Phantom motor execution as a treatment for phantom limb pain: Protocol of an international, double-blind, randomised controlled clinical trial
Journal article, 2018

Introduction Phantom limb pain (PLP) is a chronic condition that can greatly diminish quality of life. Control over the phantom limb and exercise of such control have been hypothesised to reverse maladaptive brain changes correlated to PLP. Preliminary investigations have shown that decoding motor volition using myoelectric pattern recognition, while providing real-time feedback via virtual and augmented reality (VR-AR), facilitates phantom motor execution (PME) and reduces PLP. Here we present the study protocol for an international (seven countries), multicentre (nine clinics), double-blind, randomised controlled clinical trial to assess the effectiveness of PME in alleviating PLP. Methods and analysis Sixty-seven subjects suffering from PLP in upper or lower limbs are randomly assigned to PME or phantom motor imagery (PMI) interventions. Subjects allocated to either treatment receive 15 interventions and are exposed to the same VR-AR environments using the same device. The only difference between interventions is whether phantom movements are actually performed (PME) or just imagined (PMI). Complete evaluations are conducted at baseline and at intervention completion, as well as 1, 3 and 6 months later using an intention-to-treat (ITT) approach. Changes in PLP measured using the Pain Rating Index between the first and last session are the primary measure of efficacy. Secondary outcomes include: Frequency, duration, quality of pain, intrusion of pain in activities of daily living and sleep, disability associated to pain, pain self-efficacy, frequency of depressed mood, presence of catastrophising thinking, health-related quality of life and clinically significant change as patient's own impression. Follow-up interviews are conducted up to 6 months after the treatment. Ethics and dissemination The study is performed in agreement with the Declaration of Helsinki and under approval by the governing ethical committees of each participating clinic. The results will be published according to the Consolidated Standards of Reporting Trials guidelines in a peer-reviewed journal.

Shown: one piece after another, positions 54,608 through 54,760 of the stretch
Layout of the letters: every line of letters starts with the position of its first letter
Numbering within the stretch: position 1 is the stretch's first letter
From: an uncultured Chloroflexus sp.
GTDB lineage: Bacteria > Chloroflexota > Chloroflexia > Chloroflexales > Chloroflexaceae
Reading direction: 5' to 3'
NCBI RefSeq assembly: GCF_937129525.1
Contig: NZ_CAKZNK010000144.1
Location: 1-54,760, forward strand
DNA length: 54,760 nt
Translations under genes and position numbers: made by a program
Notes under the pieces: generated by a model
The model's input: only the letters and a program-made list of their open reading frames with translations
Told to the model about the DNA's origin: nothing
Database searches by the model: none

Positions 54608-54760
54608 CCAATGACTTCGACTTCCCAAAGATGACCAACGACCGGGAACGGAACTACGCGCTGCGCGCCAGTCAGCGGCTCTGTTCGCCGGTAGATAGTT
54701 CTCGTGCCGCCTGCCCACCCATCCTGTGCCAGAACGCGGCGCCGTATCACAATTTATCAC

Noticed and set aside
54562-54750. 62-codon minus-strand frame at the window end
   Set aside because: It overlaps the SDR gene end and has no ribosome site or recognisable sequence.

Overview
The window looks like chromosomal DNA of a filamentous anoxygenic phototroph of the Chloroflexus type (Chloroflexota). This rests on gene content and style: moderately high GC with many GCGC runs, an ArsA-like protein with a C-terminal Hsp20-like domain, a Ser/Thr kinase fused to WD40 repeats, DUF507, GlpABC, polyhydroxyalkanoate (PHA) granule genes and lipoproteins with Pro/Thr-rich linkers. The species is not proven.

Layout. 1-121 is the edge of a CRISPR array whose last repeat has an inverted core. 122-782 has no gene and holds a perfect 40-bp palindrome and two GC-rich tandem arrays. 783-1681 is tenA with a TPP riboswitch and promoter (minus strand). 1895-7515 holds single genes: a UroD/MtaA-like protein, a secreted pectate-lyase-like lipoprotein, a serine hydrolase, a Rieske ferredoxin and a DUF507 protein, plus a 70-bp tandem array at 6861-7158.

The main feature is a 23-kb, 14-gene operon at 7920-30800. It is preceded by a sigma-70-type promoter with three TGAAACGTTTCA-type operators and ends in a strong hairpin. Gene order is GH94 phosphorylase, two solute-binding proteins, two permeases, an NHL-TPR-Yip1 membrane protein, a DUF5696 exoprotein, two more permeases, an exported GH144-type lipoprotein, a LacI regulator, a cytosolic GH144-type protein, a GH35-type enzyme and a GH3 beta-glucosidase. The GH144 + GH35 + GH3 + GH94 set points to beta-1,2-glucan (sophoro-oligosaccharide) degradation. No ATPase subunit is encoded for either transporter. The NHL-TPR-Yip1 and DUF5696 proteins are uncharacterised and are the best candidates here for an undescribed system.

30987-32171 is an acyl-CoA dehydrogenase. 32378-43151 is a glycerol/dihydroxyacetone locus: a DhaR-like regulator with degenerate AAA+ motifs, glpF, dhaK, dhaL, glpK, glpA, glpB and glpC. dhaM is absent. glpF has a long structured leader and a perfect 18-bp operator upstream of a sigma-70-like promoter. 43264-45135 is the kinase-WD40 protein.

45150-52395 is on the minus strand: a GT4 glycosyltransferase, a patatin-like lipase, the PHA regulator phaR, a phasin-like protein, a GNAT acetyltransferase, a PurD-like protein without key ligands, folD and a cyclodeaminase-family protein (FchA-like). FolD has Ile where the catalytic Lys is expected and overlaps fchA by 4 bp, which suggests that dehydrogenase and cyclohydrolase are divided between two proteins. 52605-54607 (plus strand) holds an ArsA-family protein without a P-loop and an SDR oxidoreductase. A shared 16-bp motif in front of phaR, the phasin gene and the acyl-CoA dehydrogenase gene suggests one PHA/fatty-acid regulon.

clinical trials

neurological pain

rehabilitation medicine

Author

Eva Lendaro

Chalmers, Electrical Engineering, Signalbehandling och medicinsk teknik, Biomedical Signals and Systems

Liselotte Hermansson

Örebro University

Orebro Lans Landsting

H. Burger

Institute for Rehabilitation Ljubljana

University of Ljubljana

Corry K. Van Der Sluis

University of Groningen

Brian E. McGuire

National University of Ireland

Monika Pilch

National University of Ireland

Lina Bunketorp-Käll

Sahlgrenska University Hospital

K. Kulbacka-Ortiz

Sahlgrenska University Hospital

Ingrid Rignér

Sahlgrenska University Hospital

A. Stockselius

Rehabcenter Sfären

Lena Gudmundson

Rehabcenter Sfären

C. Widehammar

Örebro University

Wendy Hill

University of New Brunswick

Sybille Geers

Center for Medical Genetics

Max Jair Ortiz Catalan

Chalmers, Electrical Engineering, Signalbehandling och medicinsk teknik, Biomedical Signals and Systems

Integrum AB

BMJ Open

2044-6055 (ISSN)

Vol. 8 7 e021039

Subject Categories

Physiotherapy

Other Medical Sciences not elsewhere specified

General Practice

Areas of Advance

Life Science Engineering (2010-2018)

DOI

10.1136/bmjopen-2017-021039

More information

Latest update

12/10/2018